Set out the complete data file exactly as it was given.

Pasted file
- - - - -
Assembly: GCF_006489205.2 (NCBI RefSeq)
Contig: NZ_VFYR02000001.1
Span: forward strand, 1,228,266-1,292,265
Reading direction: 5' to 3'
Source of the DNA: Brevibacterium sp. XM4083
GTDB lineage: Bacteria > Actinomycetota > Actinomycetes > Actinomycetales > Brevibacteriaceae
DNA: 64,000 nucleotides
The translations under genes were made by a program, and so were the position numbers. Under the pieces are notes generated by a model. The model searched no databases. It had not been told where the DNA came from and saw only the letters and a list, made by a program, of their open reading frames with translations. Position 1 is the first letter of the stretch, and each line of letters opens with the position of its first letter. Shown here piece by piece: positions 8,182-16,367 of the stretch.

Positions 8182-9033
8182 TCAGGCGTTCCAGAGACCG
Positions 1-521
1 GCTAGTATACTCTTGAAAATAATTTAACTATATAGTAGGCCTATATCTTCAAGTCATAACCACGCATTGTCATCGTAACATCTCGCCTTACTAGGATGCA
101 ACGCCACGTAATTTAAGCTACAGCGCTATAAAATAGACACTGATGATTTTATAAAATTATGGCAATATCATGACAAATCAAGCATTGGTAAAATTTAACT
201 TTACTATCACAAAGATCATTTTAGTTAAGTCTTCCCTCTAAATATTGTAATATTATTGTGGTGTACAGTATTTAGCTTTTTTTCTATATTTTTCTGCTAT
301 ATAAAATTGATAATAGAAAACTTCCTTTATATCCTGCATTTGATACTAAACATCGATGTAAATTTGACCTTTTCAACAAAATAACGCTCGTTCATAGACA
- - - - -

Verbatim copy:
Assembly: GCF_006489205.2 (NCBI RefSeq)
Contig: NZ_VFYR02000001.1
Span: forward strand, 1,228,266-1,292,265
Reading direction: 5' to 3'
Source of the DNA: Brevibacterium sp. XM4083
GTDB lineage: Bacteria > Actinomycetota > Actinomycetes > Actinomycetales > Brevibacteriaceae
DNA: 64,000 nucleotides
The translations under genes were made by a program, and so were the position numbers. Under the pieces are notes generated by a model. The model searched no databases. It had not been told where the DNA came from and saw only the letters and a list, made by a program, of their open reading frames with translations. Position 1 is the first letter of the stretch, and each line of letters opens with the position of its first letter. Shown here piece by piece: positions 8,182-16,367 of the stretch.

Positions 8182-9033
8182 TCAGGCGTTCCAGAGACCG
Positions 1-521
1 GCTAGTATACTCTTGAAAATAATTTAACTATATAGTAGGCCTATATCTTCAAGTCATAACCACGCATTGTCATCGTAACATCTCGCCTTACTAGGATGCA
101 ACGCCACGTAATTTAAGCTACAGCGCTATAAAATAGACACTGATGATTTTATAAAATTATGGCAATATCATGACAAATCAAGCATTGGTAAAATTTAACT
201 TTACTATCACAAAGATCATTTTAGTTAAGTCTTCCCTCTAAATATTGTAATATTATTGTGGTGTACAGTATTTAGCTTTTTTTCTATATTTTTCTGCTAT
301 ATAAAATTGATAATAGAAAACTTCCTTTATATCCTGCATTTGATACTAAACATCGATGTAAATTTGACCTTTTCAACAAAATAACGCTCGTTCATAGACA